Lone Glen Artney’s hazel shade” figures in Sir Walter Scott’s Lady of the Lake. The glen is known to but a few hillwalkers as a western approach to Ben Vorlich, yet is better known to long-distance walkers for the low-level ways to Loch Earn or Callander.
Nevertheless, the glen road was shown on Stobie’s 1783 map of Perthshire.
The glen is drained by the Water of Ruchill which flows north-east to join the River Earn at Comrie. Overlooking both road and Water is a track on the northern side. This offers a delightful wooded walk which Jimbo, Rhona and I extended into a clockwise circuit by a short traverse over moorland to a higher track, then a return by estate roads. This mixture of track, moorland and estate roads was, surprisingly, completely new to the three of us.
Nicknamed the “Shaky Toun,” Comrie has long been associated with earth tremors because of its situation on the Highland Boundary fault. The world’s first seismometers were erected there in 1840. A more sophisticated recording station, Earthquake House, was built in 1869.
From the west end of Comrie, drive over the 1792 stone arched bridge to Ross, a former crofting and weaving community situated between the River Earn and the Water of Ruchill. Pass by Earthquake House to reach Craggish (the return point of the walk) and then on to the boulder-encircled car park by the riverside, ½ mile before the road end. At this point is a sign – “Path to Callander 13 miles”.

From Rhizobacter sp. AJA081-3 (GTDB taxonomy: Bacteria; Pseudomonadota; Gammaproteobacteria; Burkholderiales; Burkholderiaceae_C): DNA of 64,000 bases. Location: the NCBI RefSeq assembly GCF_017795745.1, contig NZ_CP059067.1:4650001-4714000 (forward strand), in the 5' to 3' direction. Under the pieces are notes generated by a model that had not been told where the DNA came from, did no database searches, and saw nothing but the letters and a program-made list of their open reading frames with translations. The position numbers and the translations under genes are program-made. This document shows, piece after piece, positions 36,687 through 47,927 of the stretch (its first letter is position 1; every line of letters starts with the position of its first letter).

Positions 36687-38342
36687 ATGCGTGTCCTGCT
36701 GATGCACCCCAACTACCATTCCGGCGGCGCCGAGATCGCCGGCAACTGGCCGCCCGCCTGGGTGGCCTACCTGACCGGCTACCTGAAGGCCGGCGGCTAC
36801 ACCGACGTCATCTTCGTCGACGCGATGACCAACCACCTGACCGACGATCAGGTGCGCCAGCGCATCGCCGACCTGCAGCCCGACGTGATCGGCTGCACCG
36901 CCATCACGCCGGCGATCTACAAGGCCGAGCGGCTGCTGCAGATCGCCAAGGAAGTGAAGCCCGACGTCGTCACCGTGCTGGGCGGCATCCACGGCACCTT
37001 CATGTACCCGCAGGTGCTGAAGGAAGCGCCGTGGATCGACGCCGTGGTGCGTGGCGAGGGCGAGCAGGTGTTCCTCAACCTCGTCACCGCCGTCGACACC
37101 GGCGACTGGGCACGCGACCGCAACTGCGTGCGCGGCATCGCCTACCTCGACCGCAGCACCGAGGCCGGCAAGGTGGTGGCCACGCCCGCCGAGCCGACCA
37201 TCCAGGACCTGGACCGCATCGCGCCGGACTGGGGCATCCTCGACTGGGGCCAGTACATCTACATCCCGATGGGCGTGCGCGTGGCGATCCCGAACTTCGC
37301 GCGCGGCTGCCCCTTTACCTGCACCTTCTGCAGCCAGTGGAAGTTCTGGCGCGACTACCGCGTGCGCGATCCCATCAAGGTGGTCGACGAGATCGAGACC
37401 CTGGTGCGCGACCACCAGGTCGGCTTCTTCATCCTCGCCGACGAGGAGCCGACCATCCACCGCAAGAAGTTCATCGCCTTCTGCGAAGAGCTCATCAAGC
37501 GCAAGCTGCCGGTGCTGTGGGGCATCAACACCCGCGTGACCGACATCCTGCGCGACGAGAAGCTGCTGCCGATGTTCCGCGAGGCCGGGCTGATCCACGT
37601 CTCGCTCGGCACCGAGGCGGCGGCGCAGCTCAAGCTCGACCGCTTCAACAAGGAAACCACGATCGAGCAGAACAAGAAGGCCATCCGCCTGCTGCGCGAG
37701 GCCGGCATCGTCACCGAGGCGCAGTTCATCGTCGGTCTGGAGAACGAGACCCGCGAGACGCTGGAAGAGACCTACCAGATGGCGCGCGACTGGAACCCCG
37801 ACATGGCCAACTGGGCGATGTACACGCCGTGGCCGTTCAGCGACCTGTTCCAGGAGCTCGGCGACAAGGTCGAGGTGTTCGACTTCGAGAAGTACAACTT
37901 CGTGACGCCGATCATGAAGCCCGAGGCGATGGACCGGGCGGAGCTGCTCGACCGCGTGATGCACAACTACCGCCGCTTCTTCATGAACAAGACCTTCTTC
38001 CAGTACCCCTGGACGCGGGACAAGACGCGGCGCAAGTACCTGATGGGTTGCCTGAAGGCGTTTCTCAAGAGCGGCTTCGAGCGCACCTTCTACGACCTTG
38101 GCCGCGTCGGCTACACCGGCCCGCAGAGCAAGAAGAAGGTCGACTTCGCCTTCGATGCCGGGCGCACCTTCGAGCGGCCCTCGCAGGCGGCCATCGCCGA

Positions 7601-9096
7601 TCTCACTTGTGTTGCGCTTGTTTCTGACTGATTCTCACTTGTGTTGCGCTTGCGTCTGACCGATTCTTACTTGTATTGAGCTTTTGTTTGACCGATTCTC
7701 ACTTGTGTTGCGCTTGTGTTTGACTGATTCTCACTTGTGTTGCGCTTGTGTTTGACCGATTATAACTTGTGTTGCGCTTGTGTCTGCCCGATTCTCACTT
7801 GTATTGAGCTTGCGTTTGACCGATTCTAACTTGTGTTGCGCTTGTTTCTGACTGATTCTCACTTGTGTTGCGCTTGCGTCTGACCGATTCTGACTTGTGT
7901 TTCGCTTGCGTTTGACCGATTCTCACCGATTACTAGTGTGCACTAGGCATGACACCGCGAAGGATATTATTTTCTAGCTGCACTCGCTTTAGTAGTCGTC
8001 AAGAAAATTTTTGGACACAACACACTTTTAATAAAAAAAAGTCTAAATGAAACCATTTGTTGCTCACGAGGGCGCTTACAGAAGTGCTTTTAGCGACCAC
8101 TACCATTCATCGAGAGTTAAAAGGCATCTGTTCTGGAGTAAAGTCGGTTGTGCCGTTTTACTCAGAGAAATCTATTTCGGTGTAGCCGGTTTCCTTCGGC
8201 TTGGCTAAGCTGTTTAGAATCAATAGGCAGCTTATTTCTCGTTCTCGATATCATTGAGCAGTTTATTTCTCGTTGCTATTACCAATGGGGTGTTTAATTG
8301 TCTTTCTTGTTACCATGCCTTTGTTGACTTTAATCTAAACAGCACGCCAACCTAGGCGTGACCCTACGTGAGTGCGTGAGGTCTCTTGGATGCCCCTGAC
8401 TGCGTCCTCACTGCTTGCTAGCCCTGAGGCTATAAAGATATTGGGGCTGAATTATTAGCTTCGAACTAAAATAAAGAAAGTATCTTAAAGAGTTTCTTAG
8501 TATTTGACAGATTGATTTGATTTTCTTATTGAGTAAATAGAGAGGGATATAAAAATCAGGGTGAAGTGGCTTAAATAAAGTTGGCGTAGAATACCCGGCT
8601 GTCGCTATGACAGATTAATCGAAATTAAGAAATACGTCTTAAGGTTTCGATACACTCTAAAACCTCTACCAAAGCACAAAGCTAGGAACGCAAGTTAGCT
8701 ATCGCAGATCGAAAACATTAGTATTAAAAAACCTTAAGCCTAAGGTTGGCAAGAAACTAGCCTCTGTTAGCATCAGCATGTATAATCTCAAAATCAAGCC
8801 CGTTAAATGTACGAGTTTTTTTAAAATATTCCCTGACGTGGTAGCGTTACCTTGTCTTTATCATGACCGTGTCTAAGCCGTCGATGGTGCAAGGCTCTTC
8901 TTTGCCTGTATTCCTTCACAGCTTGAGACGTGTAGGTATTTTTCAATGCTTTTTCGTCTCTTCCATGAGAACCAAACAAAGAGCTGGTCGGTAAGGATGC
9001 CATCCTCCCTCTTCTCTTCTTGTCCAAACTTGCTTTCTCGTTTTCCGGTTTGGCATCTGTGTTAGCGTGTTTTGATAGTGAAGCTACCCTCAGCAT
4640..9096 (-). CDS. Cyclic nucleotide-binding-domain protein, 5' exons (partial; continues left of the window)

Given the distance from Craggish to the car park at the end of the walk, oddly enough, starting the walk from Comrie only adds an extra mile to the 7½ miles of this week’s walk.
Map Ordnance survey map 57, Stirling & The Trossachs
Distance 7½ miles
Terrain Track, moorland and estate road
Start point Car park, ½ mile before Dalrannoch
Time 3 hours
Nearest town Comrie
Refreshment spot Stuart Crystal cafe, Muthill Road, Crieff
From the car park the public road winds and rises to Dalrannoch and a broad track used by estate vehicles. The track traverses a grassy area high above the Water, crosses a burn and gently rises to enter a mixed wooded area. The track, now mapped as a path, becomes a broad grassy way of old leading into more open country. A burn has eroded one section, but this is easily crossed.
Thereafter a soggy stretch leads to another burn crossed by a short uncertain wooden span. An old sign on the far bank warns of a landslip and a concealed hole; obviously placed for the benefit of those coming from that direction.The grassy way continues to rise, passes by a ruin on the right to reach the obvious vehicle track (accessed from the upstream bridge at Dalchruin) that slants up to the right for Blairmore.
The two ruins at Blairmore lie at the edge of a gently sloping moor. Less than a mile to the NW is a track that encircles the southern side of Ben Halton and 640m Mor Bheinn – the latter the only Graham to appear on three Landranger maps. A grassy way covers part of the moor traverse, thereafter seek out what marginally higher ground there is by the south bank of a burn. The terrain was quite soggy on our day. From the 290m high point, the gravel track heads north-east towards Tomanour; a gentle descent offering views of the lower slopes of Ben Chonzie. A few yards short of Tomanour, a lovely white cottage, slant right on the obvious track and cross a burn by the broad wooden bridge.
The estate track, passing by a plantation on the left and a very small quarry on the right, then becomes a Tarmac estate road. Turn right by the large estate houses and head eastwards through the extensive estate grounds – red kite country on our day – to reach the public road at Craggish. Back the way is a sign – “Path to Aberuchill 1 mile”. Then it’s a mile back to the car park.